5) Rajan suggests that the focus on Mahamta Gandhi National Rural Employment Guarantee Scheme (MGNREGS) as a way of putting money directly into the hands of the poorest, should continue. If this means spending more money under the scheme, then so be it. (Okay, I had suggested this as far back as March in a piece I wrote for the Mint, even before the government had taken this route.)
6) While, MGNREGS takes care of the lack of economic activity in rural areas, the urban areas get left out under the scheme. Hence, the government should be making more efforts to put money into the hands of the urban poor, suggests Rajan.
One of the things that the government has done is to put Rs 1,500 over a period three months into female Jan Dhan accounts. This cost the government around Rs 31,000 crore. I think it is time to put money into male Jan Dhan accounts as well (Again, I have been saying this for months now). This will take care of the urban poor to some extent. I know this isn’t the perfect solution because proper targeting will continue to remain a problem, but it is better than doing nothing.
7) Rajan further suggests that the government and public sector enterprises should clear their dues as fast as possible. This will put more money into the economy and particularly into the hands of corporations and help them survive. (Something I had said in March). A newsreport in The Financial Express today points out that the total amount of money owed by the central government and the public sector enterprises, amounts to Rs 9.5 lakh crore, or a little under a third of the Rs 30.4 lakh crore that the central government plans to spend this year. Of the Rs 9.5 lakh crore, Rs 2.5 lakh crore is owed to the Food Corporation of India (FCI). The remaining Rs 7 lakh crore is a large amount on its own. Even if a portion of this is cleared, the economy will get some sort of a stimulus.
As far as a real stimulus goes, focusing on physical infrastructure is the need of the hour, leading to creation of demand for everything from steel to cement. One area that can really get the Indian economy going again is real estate. I have discussed this so many times before. But for that to happen, so many other things need to happen, including many of the current real estate firms going bust and banks losing a lot of money. Creative destruction needs to be unleashed. Of course, the deep state of Indian real estate is not ready for something like this and will not let it happen.
8) Rajan also suggests that firms below a certain size could be rebated the income tax and the goods and services tax, they paid last year (if not the whole amount, but at least a part of it). This could be an easy and direct way of helping smaller businesses, which have faced the brunt of the pandemic all across the world. (Okay, I haven’t suggested anything like this anywhere, from what I remember).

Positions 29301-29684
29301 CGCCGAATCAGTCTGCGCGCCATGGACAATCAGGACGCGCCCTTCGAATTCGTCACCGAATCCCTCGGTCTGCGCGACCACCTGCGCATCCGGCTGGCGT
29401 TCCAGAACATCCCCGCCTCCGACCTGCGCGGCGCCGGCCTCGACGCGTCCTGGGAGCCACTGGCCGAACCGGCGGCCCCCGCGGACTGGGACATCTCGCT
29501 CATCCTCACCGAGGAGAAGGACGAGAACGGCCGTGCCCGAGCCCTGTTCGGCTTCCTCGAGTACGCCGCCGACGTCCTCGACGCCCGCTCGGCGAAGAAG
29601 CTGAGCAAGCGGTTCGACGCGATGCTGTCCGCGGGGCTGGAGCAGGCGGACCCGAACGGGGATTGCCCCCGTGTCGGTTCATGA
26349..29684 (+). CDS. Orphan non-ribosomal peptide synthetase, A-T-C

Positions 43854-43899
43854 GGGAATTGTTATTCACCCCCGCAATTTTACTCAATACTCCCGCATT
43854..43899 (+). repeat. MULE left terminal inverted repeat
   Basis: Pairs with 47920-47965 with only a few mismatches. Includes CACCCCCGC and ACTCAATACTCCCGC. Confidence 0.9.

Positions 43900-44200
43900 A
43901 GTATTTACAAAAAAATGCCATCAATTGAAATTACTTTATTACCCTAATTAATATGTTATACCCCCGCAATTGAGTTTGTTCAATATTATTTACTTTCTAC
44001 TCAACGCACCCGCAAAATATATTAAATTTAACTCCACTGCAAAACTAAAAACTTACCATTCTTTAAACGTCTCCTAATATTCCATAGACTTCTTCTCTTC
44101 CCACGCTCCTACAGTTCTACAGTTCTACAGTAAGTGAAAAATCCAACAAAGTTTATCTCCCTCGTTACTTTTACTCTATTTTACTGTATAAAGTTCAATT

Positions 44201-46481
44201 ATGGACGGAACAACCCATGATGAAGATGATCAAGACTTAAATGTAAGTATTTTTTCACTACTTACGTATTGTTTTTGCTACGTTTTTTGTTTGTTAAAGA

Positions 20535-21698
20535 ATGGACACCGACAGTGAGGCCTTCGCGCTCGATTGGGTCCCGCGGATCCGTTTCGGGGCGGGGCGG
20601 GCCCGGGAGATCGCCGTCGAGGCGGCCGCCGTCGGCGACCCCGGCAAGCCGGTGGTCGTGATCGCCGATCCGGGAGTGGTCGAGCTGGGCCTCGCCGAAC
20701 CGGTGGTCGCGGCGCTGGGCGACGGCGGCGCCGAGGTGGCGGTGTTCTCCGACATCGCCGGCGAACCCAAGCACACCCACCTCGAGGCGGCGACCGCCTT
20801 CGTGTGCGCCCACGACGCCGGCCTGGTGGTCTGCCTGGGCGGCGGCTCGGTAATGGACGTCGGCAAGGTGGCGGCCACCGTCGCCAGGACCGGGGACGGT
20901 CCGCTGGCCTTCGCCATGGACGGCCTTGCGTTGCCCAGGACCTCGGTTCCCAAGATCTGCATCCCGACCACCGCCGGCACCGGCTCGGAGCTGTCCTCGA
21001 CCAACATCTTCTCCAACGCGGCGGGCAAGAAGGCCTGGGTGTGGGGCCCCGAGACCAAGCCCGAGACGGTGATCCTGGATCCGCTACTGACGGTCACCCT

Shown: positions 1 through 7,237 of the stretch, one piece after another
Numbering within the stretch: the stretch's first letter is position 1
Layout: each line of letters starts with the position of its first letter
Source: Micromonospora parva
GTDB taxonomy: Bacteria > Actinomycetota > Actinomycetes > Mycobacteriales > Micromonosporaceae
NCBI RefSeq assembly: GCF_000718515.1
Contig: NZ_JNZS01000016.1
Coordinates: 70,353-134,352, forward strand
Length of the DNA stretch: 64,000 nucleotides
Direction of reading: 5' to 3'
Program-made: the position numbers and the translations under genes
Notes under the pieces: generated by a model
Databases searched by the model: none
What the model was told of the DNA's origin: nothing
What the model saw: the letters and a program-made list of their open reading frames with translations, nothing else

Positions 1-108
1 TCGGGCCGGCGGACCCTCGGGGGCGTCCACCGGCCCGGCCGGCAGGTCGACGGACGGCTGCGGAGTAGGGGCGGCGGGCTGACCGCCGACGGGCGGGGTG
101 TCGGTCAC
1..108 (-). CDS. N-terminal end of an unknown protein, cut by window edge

9) Rajan recommends that public sector banks need to be properly recapitalised as the extent of losses due to covid are recognised. I feel that if the government doesn’t have the money to do so, then it needs to let these banks raise money from the market and in the process, the government should be okay with the idea of diluting its stake. (I have written a book on this )
10) And finally, as the moratorium on repaying loans taken from banks and non-banking finance companies has come to an end, there are bound to be defaults. Here, the government should have a variety of structures in place to deal with the emanating problems, and not have a one size fits all approach. Also, in my opinion, dilution of the entire insolvency and the bankruptcy process, is really not the right way to go forward.
So, to all the where are the solutions wallahs, these were 10 solutions that Dr Raghuram Rajan has offered to the government (Actually, there are more solutions in the piece he has written, but I have stopped at ten. Some of these solutions are about land reforms, labour reforms, genuine ease of doing business reforms, etc., to improve India’s competitiveness, which keep getting made endlessly over and over again). Rajan has also said that the time to do these things is now and not wait for things to get worse.
In my writing over the last few months, I have recommended eight or nine of these solutions as well, though never put all these solutions at one place. One important solution that I think needs to be quickly implemented, is a reduction of the goods and services tax on two-wheelers.
The trouble is that most of these solutions need money to start with. And for that the government needs to come out of its comfort zone and start raising money in ways that it has never done before (like selling land). Also, all reforms need intent and communication clarity to be able to explain these things to the junta at large. Plus, they may not lead to electoral gains immediately, something like a focus on an actor’s suicide may.
You see the government just doesn’t have the incentives to do the right things.
PS: I sincerely hope this should satisfy the appetite of all the where are the solutions wallahs, out there.